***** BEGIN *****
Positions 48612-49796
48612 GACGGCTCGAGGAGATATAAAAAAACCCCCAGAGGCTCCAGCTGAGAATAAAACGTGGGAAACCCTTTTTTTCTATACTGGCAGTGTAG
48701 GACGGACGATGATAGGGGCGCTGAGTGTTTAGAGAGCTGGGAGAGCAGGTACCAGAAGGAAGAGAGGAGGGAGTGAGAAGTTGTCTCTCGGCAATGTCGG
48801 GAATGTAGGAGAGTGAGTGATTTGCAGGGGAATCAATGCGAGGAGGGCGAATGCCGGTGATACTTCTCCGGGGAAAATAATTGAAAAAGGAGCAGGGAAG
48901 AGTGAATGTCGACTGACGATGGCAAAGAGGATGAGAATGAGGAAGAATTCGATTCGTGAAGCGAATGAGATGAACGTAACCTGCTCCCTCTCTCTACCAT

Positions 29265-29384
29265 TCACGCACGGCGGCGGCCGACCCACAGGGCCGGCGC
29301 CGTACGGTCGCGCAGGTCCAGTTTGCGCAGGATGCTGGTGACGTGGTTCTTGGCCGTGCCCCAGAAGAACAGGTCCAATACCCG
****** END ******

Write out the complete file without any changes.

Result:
Positions 48612-49796
48612 GACGGCTCGAGGAGATATAAAAAAACCCCCAGAGGCTCCAGCTGAGAATAAAACGTGGGAAACCCTTTTTTTCTATACTGGCAGTGTAG
48701 GACGGACGATGATAGGGGCGCTGAGTGTTTAGAGAGCTGGGAGAGCAGGTACCAGAAGGAAGAGAGGAGGGAGTGAGAAGTTGTCTCTCGGCAATGTCGG
48801 GAATGTAGGAGAGTGAGTGATTTGCAGGGGAATCAATGCGAGGAGGGCGAATGCCGGTGATACTTCTCCGGGGAAAATAATTGAAAAAGGAGCAGGGAAG
48901 AGTGAATGTCGACTGACGATGGCAAAGAGGATGAGAATGAGGAAGAATTCGATTCGTGAAGCGAATGAGATGAACGTAACCTGCTCCCTCTCTCTACCAT

Positions 29265-29384
29265 TCACGCACGGCGGCGGCCGACCCACAGGGCCGGCGC
29301 CGTACGGTCGCGCAGGTCCAGTTTGCGCAGGATGCTGGTGACGTGGTTCTTGGCCGTGCCCCAGAAGAACAGGTCCAATACCCG